I am a beginning programmer interested in coding an application of my own to encrypt sensitive files of mine. For example: lists of passwords, bank accounts, Credit Card numbers etc.

I was wondering what would be the easiest encryption algorithms to learn from a purely theoretical point of view?

  • 1
    $\begingroup$ Welcome to Crypto.SE. I assume you've already tried Wikipedia for ideas? The XOR cipher is probably the easiest but it's easy to break if not somehow turned into an OTP. The devil is in the details though. For securing sensitive information I'd suggest using GnuPG or TrueCrypt or any other freely available software (don't roll your own!). Anyway this question might be off-topic as it's a bit subjective and invites list answers. Good luck! $\endgroup$
    – rath
    Aug 8, 2013 at 21:11
  • $\begingroup$ Okay, thanks for the info! I'll try the XOR cipher. $\endgroup$
    – Zagstrug
    Aug 8, 2013 at 21:29
  • 2
    $\begingroup$ Definitely do not roll you own crypto software for you "own use". For learning is fine, but never use it for anything you want to actually be secure. The reason is that there are lots of intricacies when developing crypto software that if not understood could render your crypto solution completely insecure. TrueCrypt or GnuPG are good suggestions. $\endgroup$
    – mikeazo
    Aug 8, 2013 at 22:49
  • 1
    $\begingroup$ Doing this is a good learning exercise, but definitely don't use your software to store your (or worse, other people's) data. $\endgroup$ Aug 9, 2013 at 14:36
  • 1
    $\begingroup$ @rath When people say encrypt (without other knowledge), they probably mean symmetrically encrypt with a password cipher = encrypt(plain, password), plain = decrypt(cipher, password). What simple but secure algorithm would you recommend for this? RC4 is considered weak, so what else? AES (but it doesn't seem to be easily usable with a "password")? Fernet (recommended in an answer of stackoverflow.com/questions/2490334/…)? Anything else? $\endgroup$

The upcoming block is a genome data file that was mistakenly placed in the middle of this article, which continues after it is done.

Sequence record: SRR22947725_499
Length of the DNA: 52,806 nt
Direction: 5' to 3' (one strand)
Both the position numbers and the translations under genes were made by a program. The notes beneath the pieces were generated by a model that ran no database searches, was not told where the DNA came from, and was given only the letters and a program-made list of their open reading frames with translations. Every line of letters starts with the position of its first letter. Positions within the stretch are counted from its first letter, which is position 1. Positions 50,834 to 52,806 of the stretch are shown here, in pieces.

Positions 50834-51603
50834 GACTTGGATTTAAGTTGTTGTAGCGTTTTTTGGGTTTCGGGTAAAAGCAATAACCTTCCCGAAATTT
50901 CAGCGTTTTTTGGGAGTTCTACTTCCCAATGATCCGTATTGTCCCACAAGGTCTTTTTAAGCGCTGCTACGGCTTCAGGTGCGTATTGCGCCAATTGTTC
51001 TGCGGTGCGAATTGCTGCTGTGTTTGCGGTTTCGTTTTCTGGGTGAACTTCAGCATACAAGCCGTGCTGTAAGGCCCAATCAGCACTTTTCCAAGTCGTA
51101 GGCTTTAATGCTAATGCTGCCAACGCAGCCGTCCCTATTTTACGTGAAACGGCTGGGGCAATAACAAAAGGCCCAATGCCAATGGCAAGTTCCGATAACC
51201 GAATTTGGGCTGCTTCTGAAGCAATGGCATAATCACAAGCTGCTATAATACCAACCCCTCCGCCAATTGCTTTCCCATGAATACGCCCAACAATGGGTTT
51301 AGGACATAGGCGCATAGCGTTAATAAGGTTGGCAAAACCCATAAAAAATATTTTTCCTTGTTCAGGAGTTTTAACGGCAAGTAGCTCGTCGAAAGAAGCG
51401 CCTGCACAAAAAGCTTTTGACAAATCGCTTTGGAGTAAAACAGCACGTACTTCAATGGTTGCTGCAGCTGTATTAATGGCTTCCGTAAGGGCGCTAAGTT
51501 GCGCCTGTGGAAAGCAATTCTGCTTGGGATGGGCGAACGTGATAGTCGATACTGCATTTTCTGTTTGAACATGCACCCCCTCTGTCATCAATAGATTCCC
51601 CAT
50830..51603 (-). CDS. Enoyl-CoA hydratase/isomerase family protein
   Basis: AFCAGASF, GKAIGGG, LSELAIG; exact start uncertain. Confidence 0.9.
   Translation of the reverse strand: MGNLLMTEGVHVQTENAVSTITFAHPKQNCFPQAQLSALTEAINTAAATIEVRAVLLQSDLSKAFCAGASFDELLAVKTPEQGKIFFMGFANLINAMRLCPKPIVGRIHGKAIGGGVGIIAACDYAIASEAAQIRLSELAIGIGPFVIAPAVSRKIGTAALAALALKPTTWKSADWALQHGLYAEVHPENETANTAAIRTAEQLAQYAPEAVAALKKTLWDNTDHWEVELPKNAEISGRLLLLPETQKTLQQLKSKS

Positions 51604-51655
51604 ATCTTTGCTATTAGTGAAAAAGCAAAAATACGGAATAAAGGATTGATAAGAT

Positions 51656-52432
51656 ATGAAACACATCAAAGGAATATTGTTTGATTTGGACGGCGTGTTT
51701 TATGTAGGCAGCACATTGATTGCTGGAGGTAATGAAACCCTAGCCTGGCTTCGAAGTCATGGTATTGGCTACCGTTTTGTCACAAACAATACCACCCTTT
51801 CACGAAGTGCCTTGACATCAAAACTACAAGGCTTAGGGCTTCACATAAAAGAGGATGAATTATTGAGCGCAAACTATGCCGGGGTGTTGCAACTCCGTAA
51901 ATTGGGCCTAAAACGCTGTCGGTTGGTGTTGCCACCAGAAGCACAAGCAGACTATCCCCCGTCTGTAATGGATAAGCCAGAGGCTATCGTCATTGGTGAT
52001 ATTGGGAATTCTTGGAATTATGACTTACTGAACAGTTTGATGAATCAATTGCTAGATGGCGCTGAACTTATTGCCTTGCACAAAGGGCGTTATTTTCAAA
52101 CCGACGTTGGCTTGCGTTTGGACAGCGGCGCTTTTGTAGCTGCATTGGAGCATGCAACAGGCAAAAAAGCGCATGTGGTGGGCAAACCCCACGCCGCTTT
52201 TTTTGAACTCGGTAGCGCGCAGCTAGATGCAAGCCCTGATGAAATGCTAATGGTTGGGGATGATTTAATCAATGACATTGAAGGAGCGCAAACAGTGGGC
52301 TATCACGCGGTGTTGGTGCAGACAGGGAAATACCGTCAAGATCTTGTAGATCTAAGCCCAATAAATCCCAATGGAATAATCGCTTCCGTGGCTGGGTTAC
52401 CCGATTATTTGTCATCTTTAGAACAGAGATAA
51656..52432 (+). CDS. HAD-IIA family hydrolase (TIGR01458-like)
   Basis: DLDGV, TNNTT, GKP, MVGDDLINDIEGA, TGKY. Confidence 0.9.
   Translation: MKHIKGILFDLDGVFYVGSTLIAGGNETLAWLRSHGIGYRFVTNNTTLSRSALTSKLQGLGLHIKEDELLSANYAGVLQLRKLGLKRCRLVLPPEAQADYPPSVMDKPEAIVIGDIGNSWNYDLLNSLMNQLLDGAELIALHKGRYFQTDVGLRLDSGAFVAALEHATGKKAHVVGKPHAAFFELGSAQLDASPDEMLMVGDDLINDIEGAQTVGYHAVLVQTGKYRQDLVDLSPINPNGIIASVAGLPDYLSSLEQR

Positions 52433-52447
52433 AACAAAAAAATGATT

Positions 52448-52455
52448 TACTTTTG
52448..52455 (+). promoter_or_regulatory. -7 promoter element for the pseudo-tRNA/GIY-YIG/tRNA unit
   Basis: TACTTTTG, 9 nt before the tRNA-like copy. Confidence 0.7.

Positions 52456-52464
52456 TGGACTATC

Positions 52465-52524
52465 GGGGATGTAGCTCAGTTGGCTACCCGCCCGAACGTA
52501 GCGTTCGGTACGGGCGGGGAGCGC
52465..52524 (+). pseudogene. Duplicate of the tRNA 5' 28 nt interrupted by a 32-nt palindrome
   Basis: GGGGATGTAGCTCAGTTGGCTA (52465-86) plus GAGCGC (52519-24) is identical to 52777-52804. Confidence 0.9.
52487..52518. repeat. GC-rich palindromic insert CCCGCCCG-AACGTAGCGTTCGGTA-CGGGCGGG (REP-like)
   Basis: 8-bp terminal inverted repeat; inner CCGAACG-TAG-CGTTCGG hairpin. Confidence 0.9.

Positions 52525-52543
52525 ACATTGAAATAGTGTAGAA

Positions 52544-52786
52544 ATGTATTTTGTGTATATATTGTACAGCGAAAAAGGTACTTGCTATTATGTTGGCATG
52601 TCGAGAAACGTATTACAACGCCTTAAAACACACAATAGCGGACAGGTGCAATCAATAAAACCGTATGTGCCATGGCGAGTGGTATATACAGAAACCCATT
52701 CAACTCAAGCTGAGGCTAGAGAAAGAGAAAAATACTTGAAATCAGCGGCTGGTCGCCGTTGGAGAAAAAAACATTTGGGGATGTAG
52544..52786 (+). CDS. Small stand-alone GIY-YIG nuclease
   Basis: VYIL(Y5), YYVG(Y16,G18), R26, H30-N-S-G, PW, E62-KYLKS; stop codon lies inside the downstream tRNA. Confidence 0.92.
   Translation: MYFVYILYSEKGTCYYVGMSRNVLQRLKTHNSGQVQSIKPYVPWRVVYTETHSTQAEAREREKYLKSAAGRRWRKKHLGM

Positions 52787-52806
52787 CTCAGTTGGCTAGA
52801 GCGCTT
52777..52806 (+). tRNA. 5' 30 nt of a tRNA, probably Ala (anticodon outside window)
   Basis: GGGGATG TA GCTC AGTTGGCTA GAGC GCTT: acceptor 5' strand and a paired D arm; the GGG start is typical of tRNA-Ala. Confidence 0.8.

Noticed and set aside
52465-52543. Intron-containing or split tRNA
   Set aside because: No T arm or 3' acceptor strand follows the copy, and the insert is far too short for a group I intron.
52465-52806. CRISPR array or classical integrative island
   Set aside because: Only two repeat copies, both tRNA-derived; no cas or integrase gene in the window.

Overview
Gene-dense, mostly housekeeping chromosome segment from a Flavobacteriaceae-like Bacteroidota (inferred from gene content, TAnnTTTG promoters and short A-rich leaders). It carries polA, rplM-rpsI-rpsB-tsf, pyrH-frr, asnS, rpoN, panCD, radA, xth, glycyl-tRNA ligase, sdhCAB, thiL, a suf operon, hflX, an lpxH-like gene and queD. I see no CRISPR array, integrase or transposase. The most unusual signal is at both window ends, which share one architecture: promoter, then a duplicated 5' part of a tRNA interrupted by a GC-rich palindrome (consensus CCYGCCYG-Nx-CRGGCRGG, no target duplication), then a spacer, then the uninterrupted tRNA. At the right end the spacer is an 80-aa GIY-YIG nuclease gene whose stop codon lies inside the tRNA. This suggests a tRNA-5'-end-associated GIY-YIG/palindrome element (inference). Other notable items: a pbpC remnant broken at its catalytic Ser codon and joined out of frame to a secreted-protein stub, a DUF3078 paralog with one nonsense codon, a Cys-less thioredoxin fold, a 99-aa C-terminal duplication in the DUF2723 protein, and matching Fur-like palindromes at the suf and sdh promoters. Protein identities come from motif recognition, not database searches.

– Basj
    Oct 25, 2019 at 7:43

1 Answer 1


Concerning "As a new programmer...":

Probably you don't know this yet, but as a rule of thumb: Do not use your self-implemented crypto for anything unless you are really an expert in the field. This might seem counter-intuitive for the outside, but anything else has to be considered insecure.

The reason for this is that for most aspects of programming and computer science the average case is the most important one. It is not too important if there is a very unlikely flaw in a system since it probably won't happen anyway. But in crypto, the attacker will exploit this flaw to break the system on purpose. Therefore, not the average case is important, but the worst case. For example, you can find statements like "the probability of the attacker to guess right is no more than $\frac{1}{2^n}$" (worst case estimation).

The above statement is not entirely true, but it depends on the abstraction layer: If you utilize standard implementations of encryption, hash functions, key exchange, TLS, etc... you can use those primitives in a high level protocol and most likely you are "secure".

But if you start writing your own crypto primitives, you will probably overlook something. Even worse, if you start using your primitive in a larger context, there is not only a small problem in a single function... you make the entire system insecure. Security is like a chain, and it breaks with the weakest link, not the "average strength".

Back on topic:

You can implement encryption schemes for practice or to learn something, but I advise heavily against using this.

For practice, this depends largely on your experience as a programmer. For the very start, you might want to consider using historical ciphers like Caesar, Vigenere in order to get comfortable with the principles (they are not secure, tho). If you want to have something more useful, you can implement a stream cipher (XOR cipher with some kind of random number generator). Some public key cryptosystems can be easily implemented, too. For example ElGamal encryption, plain RSA, DSA, etc. ... just stay away of elliptic curve crypto, unless you understand what those actually are.

For usage you might want to learn how to import and use standard crypto libraries, for example, "Cryptlib", "Bouncy Castle", "OpenSSL", etc. E.G. this is a list of libraries.


Not the answer you're looking for? Browse other questions tagged or ask your own question.